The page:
Date: Sunday, November 5, 2017
Session Type: ACR Poster Session A
Session Time: 9:00AM-11:00AM
Treatment of RA patients is guided by measures of disease activity such as DAS28, best practice recommendation, and less often by a treat-to-target approach. This is due to a lack of diagnostic tools that can make an objective endotypic profile of the patient allowing for better targeted treatment. Another challenge is that traditionally used biomarkers reflect the level of systemic inflammation (e.g. cytokines) rather than the affected tissue. The aims were to test a novel combination of blood-based biomarkers reflecting tissue turnover and inflammation to identify patients with different forms of RA. In addition, we investigated whether such endotypes are associated with clinical disease activity and structural progression.
Post-hoc analysis was conducted on a cohort of patients with active and moderate-severe RA from a biomarker sub-study of LITHE, a phase III clinical trial (N=741). Only patients from the placebo arm were considered, who had serological biomarkers measured at both baseline (BL) and week 4, as well as bone erosion (ERN) measured at BL and week 52 (n=69). Progression was defined as a positive absolute change in ERN from BL to week 52. The following biomarkers reflecting tissue metabolite were measured in BL samples: PIINP and C2M (cartilage formation/degradation); CTX-I, OC PINP and ICTP (bone resorption and formation); C1M and C3M (interstitial matrix degradation); C4M and C6M (basement membrane degradation; and CRPM and VICM (inflammation).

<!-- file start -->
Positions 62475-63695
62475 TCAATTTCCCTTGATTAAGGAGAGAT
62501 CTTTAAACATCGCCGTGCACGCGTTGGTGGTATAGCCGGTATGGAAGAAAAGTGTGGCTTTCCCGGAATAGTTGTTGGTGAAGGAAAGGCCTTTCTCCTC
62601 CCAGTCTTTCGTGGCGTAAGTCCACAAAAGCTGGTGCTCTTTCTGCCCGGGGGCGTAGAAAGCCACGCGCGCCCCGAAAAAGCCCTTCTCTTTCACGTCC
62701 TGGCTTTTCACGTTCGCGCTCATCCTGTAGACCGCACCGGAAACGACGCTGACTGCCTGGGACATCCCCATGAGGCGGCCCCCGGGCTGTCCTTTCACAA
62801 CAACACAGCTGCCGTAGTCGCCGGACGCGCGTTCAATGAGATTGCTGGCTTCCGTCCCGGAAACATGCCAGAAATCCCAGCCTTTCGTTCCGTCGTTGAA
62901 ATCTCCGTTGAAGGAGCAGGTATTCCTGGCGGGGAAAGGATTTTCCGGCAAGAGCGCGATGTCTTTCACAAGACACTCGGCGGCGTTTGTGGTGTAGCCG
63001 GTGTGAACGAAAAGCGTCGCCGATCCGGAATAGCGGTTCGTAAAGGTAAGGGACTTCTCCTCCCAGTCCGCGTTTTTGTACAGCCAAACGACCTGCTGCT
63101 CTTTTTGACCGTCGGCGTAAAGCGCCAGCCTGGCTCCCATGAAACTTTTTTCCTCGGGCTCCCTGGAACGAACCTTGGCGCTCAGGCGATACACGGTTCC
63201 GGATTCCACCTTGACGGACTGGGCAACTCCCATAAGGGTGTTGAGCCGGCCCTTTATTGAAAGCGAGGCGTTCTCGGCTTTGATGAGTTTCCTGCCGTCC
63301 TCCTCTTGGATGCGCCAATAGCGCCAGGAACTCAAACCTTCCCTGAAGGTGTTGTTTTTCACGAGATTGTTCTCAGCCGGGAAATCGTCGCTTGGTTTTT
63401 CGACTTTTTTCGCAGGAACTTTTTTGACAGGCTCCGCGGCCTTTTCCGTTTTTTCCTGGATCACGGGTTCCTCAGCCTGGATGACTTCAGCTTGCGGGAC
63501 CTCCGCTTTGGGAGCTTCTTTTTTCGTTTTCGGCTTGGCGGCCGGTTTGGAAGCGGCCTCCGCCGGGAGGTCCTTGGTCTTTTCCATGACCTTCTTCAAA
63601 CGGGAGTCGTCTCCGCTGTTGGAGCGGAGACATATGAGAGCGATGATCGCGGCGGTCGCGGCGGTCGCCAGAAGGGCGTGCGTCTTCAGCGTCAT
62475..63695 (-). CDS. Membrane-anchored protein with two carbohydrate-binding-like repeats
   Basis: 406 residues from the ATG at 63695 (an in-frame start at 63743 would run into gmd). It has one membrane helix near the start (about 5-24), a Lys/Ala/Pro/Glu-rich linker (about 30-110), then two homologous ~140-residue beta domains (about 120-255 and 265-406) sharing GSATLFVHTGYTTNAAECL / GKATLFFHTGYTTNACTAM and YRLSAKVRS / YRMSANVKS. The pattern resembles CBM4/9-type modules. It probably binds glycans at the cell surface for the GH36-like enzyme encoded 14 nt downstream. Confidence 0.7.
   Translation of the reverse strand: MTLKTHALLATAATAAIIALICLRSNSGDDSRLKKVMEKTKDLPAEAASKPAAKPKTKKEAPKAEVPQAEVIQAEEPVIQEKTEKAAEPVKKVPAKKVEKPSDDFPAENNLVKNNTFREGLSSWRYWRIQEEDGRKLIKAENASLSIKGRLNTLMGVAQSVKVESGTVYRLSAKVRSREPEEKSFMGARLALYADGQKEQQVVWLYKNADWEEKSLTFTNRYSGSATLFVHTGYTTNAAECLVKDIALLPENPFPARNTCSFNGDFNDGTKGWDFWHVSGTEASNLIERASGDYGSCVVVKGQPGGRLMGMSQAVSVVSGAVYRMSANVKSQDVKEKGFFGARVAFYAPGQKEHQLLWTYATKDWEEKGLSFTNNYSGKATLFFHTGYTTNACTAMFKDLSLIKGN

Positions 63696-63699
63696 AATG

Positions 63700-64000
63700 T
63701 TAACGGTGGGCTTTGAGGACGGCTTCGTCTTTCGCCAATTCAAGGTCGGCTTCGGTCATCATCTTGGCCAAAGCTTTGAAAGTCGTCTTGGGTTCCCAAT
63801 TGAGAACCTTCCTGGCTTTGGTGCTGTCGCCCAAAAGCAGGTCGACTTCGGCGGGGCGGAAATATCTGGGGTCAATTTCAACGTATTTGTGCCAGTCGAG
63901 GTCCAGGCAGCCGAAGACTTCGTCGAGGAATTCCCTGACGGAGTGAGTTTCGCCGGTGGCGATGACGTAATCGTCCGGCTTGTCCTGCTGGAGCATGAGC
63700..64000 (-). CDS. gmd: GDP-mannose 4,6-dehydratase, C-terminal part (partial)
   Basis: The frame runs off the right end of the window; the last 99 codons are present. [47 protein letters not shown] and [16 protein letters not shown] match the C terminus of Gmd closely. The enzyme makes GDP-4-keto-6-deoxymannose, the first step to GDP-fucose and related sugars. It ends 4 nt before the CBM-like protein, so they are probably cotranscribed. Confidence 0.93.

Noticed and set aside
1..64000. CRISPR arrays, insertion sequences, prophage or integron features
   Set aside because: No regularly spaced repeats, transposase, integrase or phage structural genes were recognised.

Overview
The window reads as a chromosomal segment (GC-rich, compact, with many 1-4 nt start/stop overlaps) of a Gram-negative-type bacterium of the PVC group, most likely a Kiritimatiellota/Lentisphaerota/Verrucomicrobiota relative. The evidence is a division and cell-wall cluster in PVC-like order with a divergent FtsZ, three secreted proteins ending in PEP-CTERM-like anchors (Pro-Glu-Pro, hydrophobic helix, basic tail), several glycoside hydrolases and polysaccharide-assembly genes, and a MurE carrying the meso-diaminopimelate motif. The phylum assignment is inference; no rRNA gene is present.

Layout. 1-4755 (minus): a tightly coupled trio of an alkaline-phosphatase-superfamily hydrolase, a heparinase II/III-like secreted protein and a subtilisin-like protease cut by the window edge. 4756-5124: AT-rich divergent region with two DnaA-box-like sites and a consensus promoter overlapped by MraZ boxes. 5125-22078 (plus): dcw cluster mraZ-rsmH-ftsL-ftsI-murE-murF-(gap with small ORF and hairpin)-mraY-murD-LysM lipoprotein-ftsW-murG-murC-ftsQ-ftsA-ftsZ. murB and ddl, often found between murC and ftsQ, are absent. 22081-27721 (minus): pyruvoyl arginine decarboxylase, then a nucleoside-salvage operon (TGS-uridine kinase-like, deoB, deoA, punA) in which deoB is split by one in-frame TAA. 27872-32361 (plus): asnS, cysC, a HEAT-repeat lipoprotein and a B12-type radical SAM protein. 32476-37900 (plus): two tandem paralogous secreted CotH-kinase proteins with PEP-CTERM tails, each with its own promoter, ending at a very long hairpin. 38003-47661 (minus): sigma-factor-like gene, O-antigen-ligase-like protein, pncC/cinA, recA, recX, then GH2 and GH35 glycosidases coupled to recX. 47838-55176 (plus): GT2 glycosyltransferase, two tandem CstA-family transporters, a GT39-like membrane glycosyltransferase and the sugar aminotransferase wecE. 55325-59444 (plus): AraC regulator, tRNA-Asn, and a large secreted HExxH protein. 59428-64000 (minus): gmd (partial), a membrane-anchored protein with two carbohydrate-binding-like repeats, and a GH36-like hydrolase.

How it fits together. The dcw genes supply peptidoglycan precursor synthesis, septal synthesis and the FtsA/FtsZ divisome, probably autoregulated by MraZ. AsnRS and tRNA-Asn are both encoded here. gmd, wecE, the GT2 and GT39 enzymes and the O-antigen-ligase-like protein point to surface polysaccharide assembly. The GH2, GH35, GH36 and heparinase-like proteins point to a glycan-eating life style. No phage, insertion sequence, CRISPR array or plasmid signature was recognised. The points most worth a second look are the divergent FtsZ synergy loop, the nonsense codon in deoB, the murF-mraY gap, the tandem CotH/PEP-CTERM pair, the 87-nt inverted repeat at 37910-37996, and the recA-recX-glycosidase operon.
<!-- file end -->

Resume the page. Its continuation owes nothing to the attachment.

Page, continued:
All serum measurements were log transformed and normalized to have values between zero and one. Unsupervised hierarchical clustering was then performed using serological biomarkers taken at BL and week 4. The significance of change in ERN of each group was tested using a Mann-Whitney U test.
Hierarchical clustering revealed two main clusters. Cluster A (see figure) is defined by low levels of collagen biomarkers and varying levels of other biomarkers. Cluster B displays high level of bone, connective tissue and basement membrane markers, and low levels of the cartilage markers. Ten of the 12 biomarkers were significantly lower in cluster A than in cluster B (p< 0.5). Cluster A can be divided into several subgroups characterised by high bone biomarkers and low bone biomarkers respectively. Due to the small population size in this study, the significance of these clusters was not investigated.
There is a trend showing that patients in cluster B have a higher DAS28 score at BL (p=0.08). The change in ERN was significantly different between the clusters (p=0.04) indicating group B (55% progressors) progresses faster than group A (29%).
Using hierarchical clustering we were able to identify different endotypes of structural progression, including faster progressors in most need of treatment. Other likely endotypes were also identified, which shall be investigated further.
To cite this abstract in AMA style:Blair JPM, Bager CL, Staunstrup LM, Nielsen HB, Karsdal M, Bay-Jensen AC. Endotypic Clustering of Rheumatoid Arthritis Patients through the Use of Tissue Specific Serum Biomarkers Identifies Structural Progressors [abstract]. Arthritis Rheumatol. 2017; 69 (suppl 10). http://acrabstracts.org/abstract/endotypic-clustering-of-rheumatoid-arthritis-patients-through-the-use-of-tissue-specific-serum-biomarkers-identifies-structural-progressors/. Accessed November 22, 2017.
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